Risk factors

Although anyone — including otherwise healthy people — can develop boils or carbuncles, the following factors can increase your risk:
  • Close contact with a person who has a staph infection. You're more likely to develop an infection if you live with someone who has a boil or carbuncle.
  • Diabetes. This disease can make it more difficult for your body to fight infection, including bacterial infections of your skin.
  • Other skin conditions. Because they damage your skin's protective barrier, skin problems, such as acne and dermatitis, make you more susceptible to boils and carbuncles.
  • Compromised immunity. If your immune system is compromised for any reason, you're more susceptible to boils and carbuncles.


Blood poisoning. In some cases, bacteria from a boil can enter your bloodstream and travel to other parts of your body. The spreading infection, commonly known as blood poisoning (sepsis), can rapidly become life-threatening.
Initially, blood poisoning causes signs and symptoms such as chills, a spiking fever, a rapid heart rate and a feeling of being extremely ill. But the condition can quickly progress to shock, which is marked by falling blood pressure and body temperature, confusion, clotting abnormalities and bleeding into the skin. Blood poisoning is a medical emergency — untreated, it can be fatal.
MRSA. Another potentially serious problem is the emergence of a drug-resistant strain of Staphylococcus aureus. Methicillin-resistant Staphylococcus aureus (MRSA) is highly contagious and spreads rapidly in crowded or unhygienic situations, or where athletic equipment or towels are shared. Although it responds well to several other antibiotics, MRSA is resistant to penicillin, and can be very difficult to treat.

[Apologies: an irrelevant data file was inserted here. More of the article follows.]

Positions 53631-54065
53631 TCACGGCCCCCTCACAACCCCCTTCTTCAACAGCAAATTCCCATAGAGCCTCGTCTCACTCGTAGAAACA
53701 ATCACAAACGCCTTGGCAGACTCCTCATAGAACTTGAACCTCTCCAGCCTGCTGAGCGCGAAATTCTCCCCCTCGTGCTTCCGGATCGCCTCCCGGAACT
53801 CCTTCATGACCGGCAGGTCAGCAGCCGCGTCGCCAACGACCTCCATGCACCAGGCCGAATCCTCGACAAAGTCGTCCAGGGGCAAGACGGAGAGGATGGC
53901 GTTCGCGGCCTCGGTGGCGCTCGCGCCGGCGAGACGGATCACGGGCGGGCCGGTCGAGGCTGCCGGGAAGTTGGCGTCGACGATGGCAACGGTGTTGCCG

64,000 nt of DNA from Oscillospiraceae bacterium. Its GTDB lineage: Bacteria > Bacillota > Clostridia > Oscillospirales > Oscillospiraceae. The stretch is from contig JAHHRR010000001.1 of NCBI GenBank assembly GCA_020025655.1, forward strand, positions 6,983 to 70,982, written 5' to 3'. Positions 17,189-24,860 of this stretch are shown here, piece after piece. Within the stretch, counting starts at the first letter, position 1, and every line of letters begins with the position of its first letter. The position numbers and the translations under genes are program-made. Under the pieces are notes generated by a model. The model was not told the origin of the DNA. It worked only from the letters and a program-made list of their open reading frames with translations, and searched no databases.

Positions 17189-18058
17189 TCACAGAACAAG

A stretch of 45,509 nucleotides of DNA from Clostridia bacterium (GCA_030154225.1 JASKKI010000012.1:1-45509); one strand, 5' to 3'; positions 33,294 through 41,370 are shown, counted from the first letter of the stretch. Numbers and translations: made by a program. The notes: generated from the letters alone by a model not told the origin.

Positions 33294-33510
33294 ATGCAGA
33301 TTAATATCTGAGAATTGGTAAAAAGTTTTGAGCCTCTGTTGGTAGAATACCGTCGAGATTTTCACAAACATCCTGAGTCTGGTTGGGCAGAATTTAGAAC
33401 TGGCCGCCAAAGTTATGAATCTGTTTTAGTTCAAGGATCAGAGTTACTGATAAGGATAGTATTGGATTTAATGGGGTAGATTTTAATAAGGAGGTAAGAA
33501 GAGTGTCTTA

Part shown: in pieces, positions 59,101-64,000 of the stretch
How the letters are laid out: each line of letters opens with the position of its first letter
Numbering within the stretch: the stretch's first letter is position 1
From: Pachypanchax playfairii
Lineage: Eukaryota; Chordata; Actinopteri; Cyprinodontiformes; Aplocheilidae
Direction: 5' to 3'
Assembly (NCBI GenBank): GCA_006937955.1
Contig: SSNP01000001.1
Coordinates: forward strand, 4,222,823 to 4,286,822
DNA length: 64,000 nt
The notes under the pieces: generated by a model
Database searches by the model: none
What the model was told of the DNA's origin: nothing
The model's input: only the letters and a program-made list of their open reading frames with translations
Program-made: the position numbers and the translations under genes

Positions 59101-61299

Tests and diagnosis

Doctors usually diagnose boils and carbuncles by considering signs and symptoms and medical history and looking at the distinctive sores.
If you have recurring infections, infections that don't respond to standard treatment or have a weakened immune system, your doctor may culture the drainage. During this test, your doctor uses a sterile swab to gently remove a small bit of pus or drainage from the boil or carbuncle. The sample is then cultured in a laboratory for the presence of bacteria.


Although it's not always possible to prevent boils, especially if you have a compromised immune system, the following measures may help you avoid staph infections:
  • Wash your hands regularly with mild soap. Or, use an alcohol-based hand rub often. Careful hand washing is your best defense against germs.
  • Thoroughly clean even small cuts and scrapes. Wash the wound well with soap and water and apply an over-the-counter antibiotic ointment.
  • Keep wounds covered. Keep cuts and abrasions clean and covered with sterile, dry bandages until they heal.
  • Keep personal items personal. Avoid sharing personal items, such as towels, sheets, razors, clothing and athletic equipment. Staph infections can spread via objects as well as from person to person. If you have a cut or sore, wash your towels and linens using detergent and hot water with added bleach and dry them in a hot dryer.
Vd.Sushant S Patil
Vidyanagar, bhusawal road,
Tal-yawal dist-jalgaon